Spritely Goblins is part of the larger Spritely project. Given Spritely's ambitious goal of "leveling up" the fediverse by extending it into the realm of rich and secure virtual worlds, we have to support distributed programming in a way that assumes a mutually suspicious network. (To get in the right mindset for this, maybe both watch my keynote and Mark Miller's keynote from the ActivityPub conference.) We really want to bake that in at the foundation of our design to build this right.

Thus Spritely Goblins is an asynchronous actor-ish distributed programming system on top of Racket. Kind of like Erlang, but with a focus on object capability security. Most of the good ideas have been taken from the E programming language ("the most interesting programming language you've never heard of"). The only programming environments I would consider viable to build Spritely on top of are ones that have been heavily informed by E, the best other candidate being the stuff Agoric is building on top of Javascript, such as their SwingSet architecture and Jessie (big surprise, since the folks behind E are mostly the folks behind Agoric), or some other more obscure language environments like Monte or, yes, Goblins. (Though, currently despite hanging out in Racket-land, which drinks deeply into the dream of everyone building their own languages, Goblins is just a library. If you want to run code you don't trust though, you'll have to wait until I release Spritely Dungeon, which will be a secure module / language restriction system for Racket. All in due time.)

Spritely Goblins already has some interesting properties:

  • All objects/actors are actually just procedures, waiting to be invoked! All "state" is merely the lexical scope of the enclosed procedure. Upon being invoked, a procedure can both return a value to its invoker (or in asynchronous programming, that fulfills the promise it is listening to) as well as specify what the next version of itself should be (ie, what procedure should be called the next time it handles a message).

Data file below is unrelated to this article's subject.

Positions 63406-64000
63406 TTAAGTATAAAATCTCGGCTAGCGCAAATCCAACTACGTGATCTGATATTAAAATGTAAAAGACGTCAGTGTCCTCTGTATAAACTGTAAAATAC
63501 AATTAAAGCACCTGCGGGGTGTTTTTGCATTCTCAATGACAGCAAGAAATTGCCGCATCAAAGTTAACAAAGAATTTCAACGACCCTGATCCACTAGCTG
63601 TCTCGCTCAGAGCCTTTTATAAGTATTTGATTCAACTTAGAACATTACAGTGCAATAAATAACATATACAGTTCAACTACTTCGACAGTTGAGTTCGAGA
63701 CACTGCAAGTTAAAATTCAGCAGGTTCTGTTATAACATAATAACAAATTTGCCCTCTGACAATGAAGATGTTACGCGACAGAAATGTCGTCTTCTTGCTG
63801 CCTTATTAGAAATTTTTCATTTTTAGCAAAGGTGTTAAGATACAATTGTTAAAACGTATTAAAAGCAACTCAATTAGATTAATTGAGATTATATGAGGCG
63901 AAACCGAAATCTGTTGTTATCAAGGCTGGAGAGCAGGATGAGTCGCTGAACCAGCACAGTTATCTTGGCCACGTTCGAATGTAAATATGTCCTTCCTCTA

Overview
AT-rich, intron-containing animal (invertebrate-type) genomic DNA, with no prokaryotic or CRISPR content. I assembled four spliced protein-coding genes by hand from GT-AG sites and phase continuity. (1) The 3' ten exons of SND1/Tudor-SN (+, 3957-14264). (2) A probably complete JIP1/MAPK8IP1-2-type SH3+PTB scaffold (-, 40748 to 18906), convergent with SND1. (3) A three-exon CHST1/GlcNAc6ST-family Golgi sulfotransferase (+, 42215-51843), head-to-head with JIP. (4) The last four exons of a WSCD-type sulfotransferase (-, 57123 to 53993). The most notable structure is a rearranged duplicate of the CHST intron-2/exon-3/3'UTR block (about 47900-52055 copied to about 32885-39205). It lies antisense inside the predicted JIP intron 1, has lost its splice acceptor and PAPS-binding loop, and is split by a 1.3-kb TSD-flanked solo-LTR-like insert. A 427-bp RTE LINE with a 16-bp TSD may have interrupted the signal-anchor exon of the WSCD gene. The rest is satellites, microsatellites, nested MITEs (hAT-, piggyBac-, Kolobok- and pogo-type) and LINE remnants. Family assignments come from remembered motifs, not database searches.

• Objects can only invoke other objects they have a reference to. This, surprisingly, is a sufficient security model as the foundation for everything we need (well, plus sealers/unsealers but I won't get into those here). This is the core observation from Jonathan Rees's A Security Kernel Based on the Lambda Calculus; object capability security is really just everyday programming via argument passing, which pretty much all programmers know how to do. (This applies to modules too, but more on that in a future post.)
  • In most cases, objects live in a "vat". This strange term from the object capability literature really means an event loop. Objects/actors can send messages to other objects in other vats; for the most part it doesn't matter where (on what machine, in what OS process, etc) other objects are when it comes to asynchronous message passing.
  • When asynchronous message passing, information is eventually resolved via promises. (Initially I had promises hidden behind coroutines in the core of the system, but it turns out that opens you to re-entrancy attacks if you aren't very careful. That may come back eventually, but with great care.)
  • While any object can communicate with any other object on any vat via message passing, objects on the same vat can do something that objects on separate vats can't: they can perform immediate calls (ie, something that looks like normal straight-ahead programming code, no coroutines required: you invoke the other object like a procedure, and it returns with a value). It turns out this is needed if you want to implement many interesting transactional things like financial instruments built on top of pure object capabilities. This also is nice for something like a game like Terminal Phase, where we really aren't doing anything asynchronous, are running on a fixed frame rate, and want to be deterministic. But a user should remember that (for important reasons I won't get into in this post) that immediate calls are strictly less universal than asynchronous message passing, since those can only be done between objects in the same vat. It's pleasant that Goblins can support both methods of development, including in an intermixed environment.